Car-subscription programs are gaining traction among motorists who don’t want to be locked into the hassles of car ownership or even multiyear leasing commitments. All they want is a vehicle available whenever they want or need it.
SAN FRANCISCO — If you already subscribe to digital services like Netflix to binge on TV shows and Spotify to groove to an endless mix of music, the auto industry might have a deal for you: Subscribe to your next car.
Make that cars, plural. Some of these packages — which charge a monthly fee for the bundled use of a car, insurance and maintenance — let you trade in your vehicle on a regular basis.
These still-developing car-subscription programs are gaining traction among motorists who don’t want to be locked into the hassles of car ownership or even multiyear leasing commitments. All they want is a vehicle available whenever they want or need it.
“It feels like Christmas morning every time they bring me a new car,” said Steve Barnes, a video producer who subscribes to a high-end vehicle-subscription program offered through Clutch Technologies, a startup operating in the Atlanta area.
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Although they’re still in their infancy, car subscriptions are hooking more motorists as both long-established automakers and startups roll out plans.
Ford expanded into car subscriptions about 16 months ago through Canvas, a subsidiary in San Francisco.
Canvas offers a variety of used, once-leased Ford and Lincoln models as subscriptions that cost anywhere from $379 per month (for a Ford Fiesta subcompact) to $1,125 per month (for a Lincoln Navigator luxury SUV).
Those plans, however, impose driving limits of 500 miles a month. Subscribers can pay extra for higher limits — $35 per month for an additional 350 miles, for instance, or $100 per month for unlimited travel. Unused miles in any given month can be rolled over to the next one. If Canvas customers exceed the monthly mileage limits under their plan, they are charged an additional 15 cents per mile for a Ford car and slightly more for a Lincoln vehicle.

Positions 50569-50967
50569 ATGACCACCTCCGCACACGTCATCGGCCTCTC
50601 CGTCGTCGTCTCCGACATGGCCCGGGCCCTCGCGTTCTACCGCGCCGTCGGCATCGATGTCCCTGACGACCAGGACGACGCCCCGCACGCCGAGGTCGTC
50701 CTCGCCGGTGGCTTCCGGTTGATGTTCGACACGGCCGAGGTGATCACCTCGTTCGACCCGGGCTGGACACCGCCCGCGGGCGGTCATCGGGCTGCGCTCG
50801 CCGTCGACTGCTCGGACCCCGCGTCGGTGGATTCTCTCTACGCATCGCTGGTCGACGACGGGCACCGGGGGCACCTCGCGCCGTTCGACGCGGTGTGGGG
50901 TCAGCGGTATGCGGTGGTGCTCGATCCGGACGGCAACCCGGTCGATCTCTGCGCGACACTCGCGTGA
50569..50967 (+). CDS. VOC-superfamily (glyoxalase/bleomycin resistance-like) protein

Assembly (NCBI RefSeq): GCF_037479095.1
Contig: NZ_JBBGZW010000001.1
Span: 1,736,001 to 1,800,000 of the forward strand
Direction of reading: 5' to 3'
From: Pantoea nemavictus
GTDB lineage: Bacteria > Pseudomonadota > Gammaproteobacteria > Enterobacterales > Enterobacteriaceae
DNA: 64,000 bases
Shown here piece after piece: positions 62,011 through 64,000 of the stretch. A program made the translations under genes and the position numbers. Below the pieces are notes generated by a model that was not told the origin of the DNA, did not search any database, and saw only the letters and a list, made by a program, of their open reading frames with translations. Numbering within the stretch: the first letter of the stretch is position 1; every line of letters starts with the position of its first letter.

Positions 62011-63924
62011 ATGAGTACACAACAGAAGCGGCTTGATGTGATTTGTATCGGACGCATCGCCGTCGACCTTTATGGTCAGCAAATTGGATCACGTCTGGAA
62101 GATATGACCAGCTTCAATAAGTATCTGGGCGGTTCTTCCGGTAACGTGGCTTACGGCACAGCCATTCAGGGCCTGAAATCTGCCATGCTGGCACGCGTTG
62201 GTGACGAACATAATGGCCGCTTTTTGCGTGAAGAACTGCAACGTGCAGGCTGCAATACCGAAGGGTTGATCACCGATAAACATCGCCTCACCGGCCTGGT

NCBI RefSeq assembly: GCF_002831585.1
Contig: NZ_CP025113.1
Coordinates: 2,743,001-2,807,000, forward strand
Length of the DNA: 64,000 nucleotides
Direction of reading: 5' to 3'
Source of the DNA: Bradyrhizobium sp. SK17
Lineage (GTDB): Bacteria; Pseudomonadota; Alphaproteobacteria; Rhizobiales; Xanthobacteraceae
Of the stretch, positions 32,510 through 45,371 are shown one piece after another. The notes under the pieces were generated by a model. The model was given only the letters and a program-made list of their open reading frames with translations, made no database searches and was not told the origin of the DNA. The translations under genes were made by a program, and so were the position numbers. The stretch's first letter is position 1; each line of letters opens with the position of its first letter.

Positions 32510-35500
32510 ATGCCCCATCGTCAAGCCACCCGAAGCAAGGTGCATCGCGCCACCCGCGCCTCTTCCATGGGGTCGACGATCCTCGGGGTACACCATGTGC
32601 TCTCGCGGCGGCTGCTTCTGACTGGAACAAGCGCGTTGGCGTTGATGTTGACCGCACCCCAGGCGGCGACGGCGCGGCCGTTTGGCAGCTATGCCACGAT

So far, Canvas has limited subscriptions to the San Francisco and Los Angeles area. In its first 16 months in California, thousands of subscribers have signed up for its subscription service while collectively driving about 8.5 million miles, according to the company.
“People are generally changing the way they are working, they are changing the way they are living and they are generally changing the way they are consuming things,” Canvas CEO Ned Ryan said. “Subscriptions are going to be a very large and growing share of how people consume automobiles.”
About a third of Canvas customers decided to subscribe to cars after moving or some other major event that left them reluctant to make a bigger commitment to leasing or owning, Ryan said. Others just like the simplicity and convenience offered by a car subscription, he said.
Luxury automakers such as BMW, Mercedes-Benz, Porsche and General Motors’ Cadillac brand also are offering subscription programs, but those are primarily catering to affluent drivers who want to try out a variety of expensive vehicles.